What I can't work out from your question is: what do you actually want to do? Like, are you looking to leave the art and museum sector completely behind, or do you still want to stay in museums but do something else, or do you want to essentially find a similar job to what you have but with more career advancement opportunities? Also - where do you live, and do you want to stay there?

To start with, if you're in a high-COL area I'm going to assume there's a fairly large arts scene, since those often go together. You could certainly start growing your professional network - there's no reason you have to tell people explicitly that you are seeking work. Are you a member of AAM and do you go to the conference? Or any of the regional groups/conferences for museum work? Attending things like that can be quite valuable even if you do want to make a lateral move, because you just get exposure to a lot of people who have job titles or work for types of institutions that you had no idea existed.

If you happen to be in the NYC area and feel comfortable sharing where you work, feel free to memail me and I'll see if I can hook you up with some people.

Museum work, particularly curating, is hard and it's very easy to get burnt out and also to hit a wall with job applications (especially if your area is NOT arts-friendly and there's a limited number of institutions or positions available). So I do not blame you if your goal is to move out of that sector entirely. I think a good way to get a handle on what jobs are "out there" is to start reading the Ask A Manager blog and comments - people frequently share what sort of work they do, and it can be pretty eye opening.
posted by cpatterson at 6:37 PM on September 10 [1 favorite]


I have a B.A. in art history & philosophy (I know, I know; I wouldn’t do it again). My M.A. is in art history.

Don't assume that will hold you back - one of the best project managers I worked for had degrees in something like medieval literature and vocal performance. If you're good at writing, organizing, and managing a team, there's a variety of office work out there.

I’ve taught undergraduate courses at large state schools and small, private liberal arts colleges.

Are you close enough to finishing your PhD that you could afford to do so on a stipend?
posted by Candleman at 7:09 PM on September 10 [3 favorites]


This answer depends heavily on the system for where you live:

Built heritage and heritage conservation can be a great industry to get into and, where I am, takes a lot of former museum and curation experts. Cultural heritage in the built environment is kind of a grab-bag of professions, it takes architects, archaeologists, historians, town planners, engineers, and definitely former curators. You've probably already got a background in materials conservation, you'd likely pick up building fabric conservation quickly; again, where I am, you wouldn't necessarily have to re-train, at least not at first. Have a read up on how your locality (city? town? state?) protects built cultural heritage, and consider moving that way.
posted by Fiasco da Gama at 7:37 PM on September 10 [3 favorites]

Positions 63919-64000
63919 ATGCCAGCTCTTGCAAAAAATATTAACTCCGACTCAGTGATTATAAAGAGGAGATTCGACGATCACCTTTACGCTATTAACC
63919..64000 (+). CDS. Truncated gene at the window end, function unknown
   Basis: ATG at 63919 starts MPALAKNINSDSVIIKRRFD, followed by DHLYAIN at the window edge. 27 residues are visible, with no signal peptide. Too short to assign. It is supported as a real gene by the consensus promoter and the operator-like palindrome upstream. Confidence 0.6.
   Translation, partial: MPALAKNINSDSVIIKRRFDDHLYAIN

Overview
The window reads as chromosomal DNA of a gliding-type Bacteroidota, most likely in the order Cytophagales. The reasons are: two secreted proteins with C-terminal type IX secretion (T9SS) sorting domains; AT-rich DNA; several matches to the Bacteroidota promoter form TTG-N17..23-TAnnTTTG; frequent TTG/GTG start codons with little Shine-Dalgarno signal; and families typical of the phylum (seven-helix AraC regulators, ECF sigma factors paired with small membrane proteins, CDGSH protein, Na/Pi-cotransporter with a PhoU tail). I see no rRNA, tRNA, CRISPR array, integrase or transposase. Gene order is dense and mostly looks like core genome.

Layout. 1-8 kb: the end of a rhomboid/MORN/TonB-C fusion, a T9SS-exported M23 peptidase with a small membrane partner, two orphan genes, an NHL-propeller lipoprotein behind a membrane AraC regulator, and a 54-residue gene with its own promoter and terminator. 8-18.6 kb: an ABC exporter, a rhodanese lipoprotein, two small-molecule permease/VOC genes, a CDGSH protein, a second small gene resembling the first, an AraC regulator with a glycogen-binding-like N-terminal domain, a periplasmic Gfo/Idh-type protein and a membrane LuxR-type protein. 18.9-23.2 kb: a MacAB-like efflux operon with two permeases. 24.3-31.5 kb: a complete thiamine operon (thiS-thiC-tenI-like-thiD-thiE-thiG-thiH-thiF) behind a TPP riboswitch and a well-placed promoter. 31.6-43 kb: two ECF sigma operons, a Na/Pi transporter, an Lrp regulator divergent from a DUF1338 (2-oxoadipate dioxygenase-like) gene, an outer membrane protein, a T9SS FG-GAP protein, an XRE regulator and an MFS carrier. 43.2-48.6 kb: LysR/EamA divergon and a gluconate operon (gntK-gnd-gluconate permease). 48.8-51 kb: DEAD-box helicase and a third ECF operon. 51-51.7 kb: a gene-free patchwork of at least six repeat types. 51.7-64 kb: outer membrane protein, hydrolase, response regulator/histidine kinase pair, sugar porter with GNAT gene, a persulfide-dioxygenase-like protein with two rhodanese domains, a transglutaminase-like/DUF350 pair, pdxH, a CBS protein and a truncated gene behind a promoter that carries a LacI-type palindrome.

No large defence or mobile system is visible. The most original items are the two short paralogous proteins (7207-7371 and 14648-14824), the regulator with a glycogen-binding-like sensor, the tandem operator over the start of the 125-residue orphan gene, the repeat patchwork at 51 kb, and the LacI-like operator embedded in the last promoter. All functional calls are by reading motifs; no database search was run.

I'm sorry; it's a hard sector to find work in. I hit that same wall, where because I could do everything, I wasn't considered for anything.

Do you want to stay in the museum/heritage sector? I've actually found a lot of interesting support for that coming from working as a temp. My agency has been really good about placing me in museums, and although I'm about as far from conservation/curation/collections care as you can get, I'm finding the work interesting and challenging, and my knowledge of collections care is a help. Beyond that, the only thing I can suggest is that I've found the non-profit and B-corp world very, very open to people who don't follow a traditional training track. Smaller companies in particular are much more willing to take a chance on hiring someone who isn't a thousand percent perfect on paper. You'll get less pay than you would working for-profit, but it's entirely possibly it'll still be a raise from working as a curator.

(By the way, if you just want to talk/vent about the job market and ability to move within it in the collections care/curation world, please do drop me a MeMail. I just posted this question, which probably doesn't answer yours, but...I mean, I feel you.)
posted by kalimac at 7:54 PM on September 10


If you don't need health care I'd go after contract jobs. Archaeology firms are always looking for people to do SHPO work and pre-construction surveys and they will take you with an art history degree, because a friend of mine was in our position 10 years ago and has made a real career out of arch/ SHPO/ cultural surveys. She started out walking straight lines in the desert one summer after quitting a gallery job but was rapidly promoted to managing a crew then, once they saw her writing and presentation skills, to working on contracts for preservation or interpretation. Basically, if someone wants to knock down a historic thing in her half of the state, she is probably the one who does the documentation of the thing and the historic exhibit etc. They also get contracts sometimes to help put together exhibits for local governments or private institutions. It's pretty interesting work.